Hayward’s United States Gazetteer (1853) page 323

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The following touching and truly eloquent
apostrophe to the monument is from the opening
of the address of Louis Kossuth, on the occa-
sion of the reception given to him in Monument
Square, by the authorities of Charlestown: —

“ My voice shrinks from the task to mingle
with the awful pathos of that majestic orator!
Silent like the grave, and yet melodious like the
song of immortality upon the lips of cherubim ;
— a senseless, cold" granite, and yet warm with
inspiration like a patriot's heart; — immovable
like the past, and yet stirring like the future which
never stops; — it looks like a prophet and speaks
like an oracle. And thus it speaks: —

“ ‘ The day I commemorate is the rod with
which the hand of the Lord has opened the well
of liberty. Its waters will flow. Every new
drop of martyr blood will increase the tide. Des-
pots may dam its flood, but never stop it. The
higher its dam, the higher the tide. It will over-
flow or break through. Bow, and adore, and

“ Such are the words that come to my ears ;
and I bow, — I adore, — I hope. In bowing, my
eyes meet the soil of Bunker Hill — that awful
opening scene of the eventful drama, to which
Lexington and Concord had been the preface.
The spirits of the past rise before my eyes. . . .
All the spirits of that most eventful victory, under
the name of defeat—I see them all. The eyes
of my soul are familiar with the spirits of the
martyrs of liberty. But those I see around me
have no sad, ghastly look ; they bear no gushing
wounds crying for revenge to the Almighty God ;
the smile of eternal bliss is playing around their
lips, and though dwellers of heaven, they like to
visit the place where their blood was spilt. It
was not spilt in vain. Their fatherland is free ;
and there is a joy in that thought adding ever a
new charm even to the happiness of blessed souls.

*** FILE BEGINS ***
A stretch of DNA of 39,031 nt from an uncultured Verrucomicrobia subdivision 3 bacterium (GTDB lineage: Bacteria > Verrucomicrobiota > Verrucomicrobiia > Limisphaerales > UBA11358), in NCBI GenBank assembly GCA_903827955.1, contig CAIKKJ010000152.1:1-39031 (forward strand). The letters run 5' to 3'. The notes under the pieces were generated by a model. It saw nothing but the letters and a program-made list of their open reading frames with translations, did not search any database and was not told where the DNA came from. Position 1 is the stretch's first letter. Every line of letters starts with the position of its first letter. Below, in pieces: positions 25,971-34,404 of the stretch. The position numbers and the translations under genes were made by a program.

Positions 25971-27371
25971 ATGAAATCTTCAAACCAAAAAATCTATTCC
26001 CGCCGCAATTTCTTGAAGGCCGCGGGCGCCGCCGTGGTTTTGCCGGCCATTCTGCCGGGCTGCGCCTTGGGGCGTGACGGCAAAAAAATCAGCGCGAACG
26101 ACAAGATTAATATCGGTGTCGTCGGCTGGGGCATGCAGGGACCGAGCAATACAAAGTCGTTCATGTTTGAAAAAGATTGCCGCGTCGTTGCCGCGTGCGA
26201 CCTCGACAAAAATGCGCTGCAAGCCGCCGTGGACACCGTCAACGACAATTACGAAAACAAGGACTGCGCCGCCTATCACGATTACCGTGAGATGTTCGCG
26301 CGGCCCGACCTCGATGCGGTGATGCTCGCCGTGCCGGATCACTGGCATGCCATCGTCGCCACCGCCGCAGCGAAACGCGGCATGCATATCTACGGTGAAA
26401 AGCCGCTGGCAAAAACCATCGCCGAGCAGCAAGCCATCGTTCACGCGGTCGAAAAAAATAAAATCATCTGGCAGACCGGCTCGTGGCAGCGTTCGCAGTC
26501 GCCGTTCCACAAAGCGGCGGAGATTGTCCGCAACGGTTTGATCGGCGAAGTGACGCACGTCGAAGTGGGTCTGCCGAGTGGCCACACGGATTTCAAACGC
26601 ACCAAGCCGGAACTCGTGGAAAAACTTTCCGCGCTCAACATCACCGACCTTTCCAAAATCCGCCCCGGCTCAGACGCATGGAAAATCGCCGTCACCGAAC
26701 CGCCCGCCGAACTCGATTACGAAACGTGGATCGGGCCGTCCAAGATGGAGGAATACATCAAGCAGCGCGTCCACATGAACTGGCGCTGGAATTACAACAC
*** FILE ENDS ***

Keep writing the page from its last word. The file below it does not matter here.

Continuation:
As the fabulous divinities of ancient Greece like
to rest from the charms of heaven on Mount
Olympus, so must the spirit of Warren like to
rest on the top of this monument here.

“ Martyrs of my country ! how long wall it yet
be till a like joy will thrill through your departed
1 When will the smile of that joy play
around your lips ? How long will yet the gush
of your wounds cry for revenge — your father-
land still bleeding, down-trodden, oppressed
Almighty Eather of mankind, let the day of thy
mercy be not too far ! "

The United States Navy Yard is the next object
of interest to the visitor in Charlestown. This is
situated at the foot of Bunker Hill, on a point of
land E. of the centre of the town, extending
along the harbor, from the mouth of Charles River
to the mouth of Mystic River. The site, including
about 100 acres of ground, was purchased by the
government in 1
800, at the cost of about $40,000.
On the side next the town, the yard is protected
by a wall of stone masonry, 16 feet high. On
the harbor, several wharves, and a dry dock, have
been constructed, with a strong sea wall through-
out the remainder of the line. The dry dock
is itself a stupendous work, which cost the gov-
ernment about
$675,000. It is built of beautifully
hammered granite, in the most workmanlike
and substantial manner; is
341 feet long, 80 feet
wide, and
30 feet deep. It was completed in 1833,
and the first vessel which was received into it was
the frigate Constitution.